To that end, Piper’s study, which uses computational analysis to test vast archives of texts against a couple of broad “hypotheses,” is marked by a surprising amount of feeling and warmth. Feeling impinges upon the cold realms of data and computation, as when Piper interrupts a discussion about linguistic constraint and character development in chapter five with the comment that, “And yet when I read characters, I also feel difference.” These admissions align with some of Piper’s earlier work, including his elegant Book Was There (University of Chicago Press, 2012), and show that he has not lost sight of the affective possibilities of reading, even while his work hinges on outsourcing much of the work of reading to computer models. A similar moment occurs earlier in chapter one when Piper uses that much-maligned technique — reading — as subjective confirmation of a “suggestion” produced by a word-embedding model. The model, which has been produced in order to show evidence of “semantic diversity” within a specific set of poems, has wound up showing, instead, rates of standard deviation within individual poems. To Piper, this “suggests that these poems oscillate slightly more strongly between sentences that are more similar and less similar, a tactic that might help to foreground the sense of contrast that I felt when I read them.” This is characteristic of the way that Piper, in this work, uses computational analysis as a tool for not just for the assessment of literary language but for self-reflection as well. Sometimes the computer shows him what he wants to see, but often it doesn’t, and in between either of these outcomes rest profound admissions about the human investments and stakes that structure these supposedly objective, superhuman forms of information processing.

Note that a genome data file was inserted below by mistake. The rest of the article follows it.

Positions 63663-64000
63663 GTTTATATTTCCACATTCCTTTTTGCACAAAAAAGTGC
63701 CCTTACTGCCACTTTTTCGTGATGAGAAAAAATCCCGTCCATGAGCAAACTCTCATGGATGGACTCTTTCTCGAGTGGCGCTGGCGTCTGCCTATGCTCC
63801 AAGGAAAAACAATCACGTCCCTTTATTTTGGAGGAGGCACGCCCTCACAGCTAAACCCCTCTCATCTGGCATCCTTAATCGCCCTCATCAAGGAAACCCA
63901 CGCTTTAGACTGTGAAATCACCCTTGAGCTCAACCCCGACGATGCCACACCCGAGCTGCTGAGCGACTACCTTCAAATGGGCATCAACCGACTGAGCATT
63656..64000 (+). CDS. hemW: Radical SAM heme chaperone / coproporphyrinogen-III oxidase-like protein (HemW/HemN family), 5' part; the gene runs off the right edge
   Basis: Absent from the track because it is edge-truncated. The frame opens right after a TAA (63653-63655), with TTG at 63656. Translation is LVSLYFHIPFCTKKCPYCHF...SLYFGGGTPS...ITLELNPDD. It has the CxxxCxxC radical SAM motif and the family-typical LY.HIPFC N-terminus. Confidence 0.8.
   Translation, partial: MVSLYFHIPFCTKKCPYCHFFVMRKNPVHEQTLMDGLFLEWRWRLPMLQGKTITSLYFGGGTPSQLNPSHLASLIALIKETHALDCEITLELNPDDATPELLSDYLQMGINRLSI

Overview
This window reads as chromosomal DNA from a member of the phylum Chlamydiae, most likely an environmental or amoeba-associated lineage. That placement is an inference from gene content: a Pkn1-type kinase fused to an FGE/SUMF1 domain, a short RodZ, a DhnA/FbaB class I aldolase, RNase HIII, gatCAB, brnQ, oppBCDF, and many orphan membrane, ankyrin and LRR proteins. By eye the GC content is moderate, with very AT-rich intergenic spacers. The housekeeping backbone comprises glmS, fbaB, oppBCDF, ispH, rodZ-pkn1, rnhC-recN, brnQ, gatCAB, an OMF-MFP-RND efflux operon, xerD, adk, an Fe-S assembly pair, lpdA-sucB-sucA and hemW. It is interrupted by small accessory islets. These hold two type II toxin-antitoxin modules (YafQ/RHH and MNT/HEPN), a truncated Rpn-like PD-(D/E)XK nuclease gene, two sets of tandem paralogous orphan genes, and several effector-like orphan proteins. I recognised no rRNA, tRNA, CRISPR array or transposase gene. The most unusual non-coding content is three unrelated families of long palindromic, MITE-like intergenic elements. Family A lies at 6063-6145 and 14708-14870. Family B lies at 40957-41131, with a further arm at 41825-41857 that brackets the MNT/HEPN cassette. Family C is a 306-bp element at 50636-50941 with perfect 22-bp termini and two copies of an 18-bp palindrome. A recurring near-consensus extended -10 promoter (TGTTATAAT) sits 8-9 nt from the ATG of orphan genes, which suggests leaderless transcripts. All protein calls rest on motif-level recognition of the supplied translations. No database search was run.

While it differs in its tone from much recent work occurring at the intersection of literature and computational analysis, though, Enumerations also resembles that work in certain, important ways. Chief among these is its focus on method. Piper announces his intention to sideline “debates” about methodology early on, observing that “‘debates’ has emerged as a kind of default genre within the field.” Instead of being about method, he declares, this is really a book about literature and about reading. These declarations emerge as part of an admirable attempt to tie his work to more traditional forms of humanities scholarship and to pave over the methodological divisions that have been the cause of so much “debate.” But try as he might, Piper can’t avoid the subject, and many of his “demonstrations,” which take the place of readings in his individual chapters, circle back to discussions of method. His chapters are furthermore organized around the prospect of trying and testing different computational methods, including using extraction of regular expressions to show the “economy of literary punctuation,” vector space modeling to show “emplotment,” topic modeling, machine learning, and so on. After each test — and sometimes before it, as well — comes an assessment of how well the computational strategy works as a tool for assessing the corpus, or range of texts, that has been submitted to it. In this way, chapters appear bracketed by the very kinds of debates that Piper has sought to avoid participating in, although I would argue that this bracketing is in fact quite advantageous.